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A Measurement Tool Menu for Evaluating Coalition Building

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By December Lange Treacy, MS
Assistant Project Director and Program Evaluator at STEPs at the University of Nebraska at Omaha

Support and Training for the Evaluation of Programs (STEPs) evaluates the Rape Prevention & Education (RPE) program in Nebraska, which is funded by the Centers for Disease Control and Prevention. The contents of this post are solely the responsibility of the author and do not necessarily represent the official views of the Centers for Disease Control and Prevention or the Department of Health and Human Services.

Recently, a prevention educator and I were talking about evaluating community-level work. She told me, “I just feel like I am bobbing out at sea. I can see the shore, but I don’t feel like I am moving any closer.” When I first started learning about evaluating coalition building and community mobilization efforts, I felt like the preventionist bobbing out at sea. I had a vague idea of where I wanted to end up, but I was overwhelmed in a sea of information. To manage this information overload, the STEPs team collaborating with Nebraska RPE (including myself, Claire Rynearson, and Dr. Jeanette Harder), waded in deep and started to organize information in what ended up becoming the Coalition Building and Community Mobilization Measurement Tools for Sexual Violence Prevention with Nebraska RPE. This “measurement tool menu,” as we have come to call it, can serve several purposes.
 
First, the “measurement tool menu” can help those working to prevent sexual violence start thinking about coalition building and community mobilization as long-term, developmental processes. That is, there are several stages through which coalitions progress as they build themselves and mobilize their communities. We use the terms Formation, Implementation, and Impact in our menu, based on Goodman et al.’s (1996) developmental phases. I have found this to be especially helpful for setting feasible expectations for the types of outcomes, evaluation questions, and measurement options based on the coalition’s stage of development.
 
Since coalition and community mobilization are still relatively new approaches in sexual violence prevention, many programs are likely in the first stage (Formation) of coalition building. In this stage, the focus is on building the coalition’s membership, developing formal structures with established rules and procedures, and identifying both community needs and potential solutions.
 
We have worked with prevention teams who are doing the hard work of the Formation stage to ensure they have a strong foundation on which to build their coalition. However, they often tell us that it is hard to know if this is “real work” or if it “counts.” The measurement tool menu offers a resounding yes! This work is not only legitimate, but it is vital to the coalition building process.

Once we understand where we are at in the coalition building process, we can start to ask, “What can we start to evaluate at this stage?” While we may be eager to skip ahead and start looking at the community-level indicators to evaluate the impact of our coalition, we want to ensure what we propose to measure are realistic and feasible given the developmental stage of our coalition.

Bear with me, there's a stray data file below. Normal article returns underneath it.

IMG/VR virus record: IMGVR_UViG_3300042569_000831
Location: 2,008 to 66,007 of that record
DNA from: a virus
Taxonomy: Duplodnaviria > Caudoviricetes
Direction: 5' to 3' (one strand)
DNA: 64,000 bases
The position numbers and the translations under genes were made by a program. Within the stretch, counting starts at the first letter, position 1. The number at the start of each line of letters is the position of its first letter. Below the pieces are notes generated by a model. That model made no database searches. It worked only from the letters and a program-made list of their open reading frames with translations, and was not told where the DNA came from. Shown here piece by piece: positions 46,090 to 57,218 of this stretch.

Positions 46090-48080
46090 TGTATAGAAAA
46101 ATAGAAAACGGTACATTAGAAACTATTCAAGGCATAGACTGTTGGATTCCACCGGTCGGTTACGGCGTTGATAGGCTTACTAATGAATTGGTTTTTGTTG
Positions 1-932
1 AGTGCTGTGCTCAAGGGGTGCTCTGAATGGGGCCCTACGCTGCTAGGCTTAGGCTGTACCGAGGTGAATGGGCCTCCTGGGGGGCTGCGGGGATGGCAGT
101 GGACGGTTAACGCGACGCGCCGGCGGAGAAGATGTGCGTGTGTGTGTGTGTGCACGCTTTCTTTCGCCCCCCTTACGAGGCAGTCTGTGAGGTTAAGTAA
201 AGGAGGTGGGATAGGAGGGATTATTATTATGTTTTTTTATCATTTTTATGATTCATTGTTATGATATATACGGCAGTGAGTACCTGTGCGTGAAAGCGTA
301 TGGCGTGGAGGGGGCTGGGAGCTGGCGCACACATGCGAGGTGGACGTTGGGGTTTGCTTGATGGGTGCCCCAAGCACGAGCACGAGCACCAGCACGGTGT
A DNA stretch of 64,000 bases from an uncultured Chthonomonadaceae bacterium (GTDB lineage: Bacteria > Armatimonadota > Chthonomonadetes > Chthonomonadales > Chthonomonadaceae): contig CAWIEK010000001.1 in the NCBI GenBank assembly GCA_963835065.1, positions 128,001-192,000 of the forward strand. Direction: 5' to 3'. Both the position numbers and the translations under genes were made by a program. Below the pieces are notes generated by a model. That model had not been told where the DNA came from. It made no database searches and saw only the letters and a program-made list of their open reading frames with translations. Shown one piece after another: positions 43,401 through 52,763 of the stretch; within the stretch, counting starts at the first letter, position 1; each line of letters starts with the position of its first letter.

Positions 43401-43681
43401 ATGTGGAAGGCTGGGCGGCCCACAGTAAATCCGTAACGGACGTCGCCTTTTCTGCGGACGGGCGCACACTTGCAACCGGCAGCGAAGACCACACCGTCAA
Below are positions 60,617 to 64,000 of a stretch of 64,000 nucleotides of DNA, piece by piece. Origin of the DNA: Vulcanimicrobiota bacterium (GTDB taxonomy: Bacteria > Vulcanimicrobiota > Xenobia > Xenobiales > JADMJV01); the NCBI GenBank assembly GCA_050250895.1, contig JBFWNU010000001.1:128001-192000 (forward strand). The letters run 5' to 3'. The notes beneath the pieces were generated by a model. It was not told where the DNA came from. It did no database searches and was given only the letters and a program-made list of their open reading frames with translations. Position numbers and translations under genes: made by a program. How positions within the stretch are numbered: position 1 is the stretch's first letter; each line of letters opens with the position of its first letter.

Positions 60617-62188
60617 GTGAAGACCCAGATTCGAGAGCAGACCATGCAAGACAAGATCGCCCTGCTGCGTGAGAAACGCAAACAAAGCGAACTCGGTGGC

For example, because a key activity in the Formation stage is recruiting coalition members, one output to consider measuring may be the number of meetings held with community members. One of the RPE-funded programs in Nebraska currently keeps a meeting log where they track all of the meetings they hold with potential coalition partners. This is one way to track an output of the coalition-building process in alignment with the Formation stage.
 
In addition to outputs, you can also start identifying outcomes associated with the work in each stage. Based on the activities typically conducted in the Formation stage, you may look at outcomes around member participation and engagement, the formality of the organizational structure and procedures, organizational climate, or community partnerships and collaboration.
 
The “measurement tool menu” is organized by both stage of development and potential outcomes. For example, if your coalition is in the Formation stage and you have an outcome related to formalizing the structure of your coalition, you might consider the Coalition Self-Assessment Tool, the Community Action Program Institutionalization Scale, Levels of Collaboration Survey, or the Plan Quality Index.
 
For each measurement tool, there are recommendations for when to use the tool, how to score the tool, the citation for the tool, and if they have been evaluated for reliability.
 
As an external evaluator, while I am often in the boat alongside those working to prevent sexual violence, I am not the one setting the course or choosing where to drop the anchor. Instead, I think of my role as providing resources like an oar or a compass so that the prevention team can successfully navigate rough waters to get where they want to go together. I hope you check out one of these resources, the Coalition Building and Community Mobilization Measurement Tools for Sexual Violence Prevention with Nebraska RPE, and it helps you and your team move a little bit closer to shore.

For more tools and information on evaluating partnerships, visit the NSVRC Evaluation Toolkit.

Filed Under

Topic Prevention, Research, Sexual Violence
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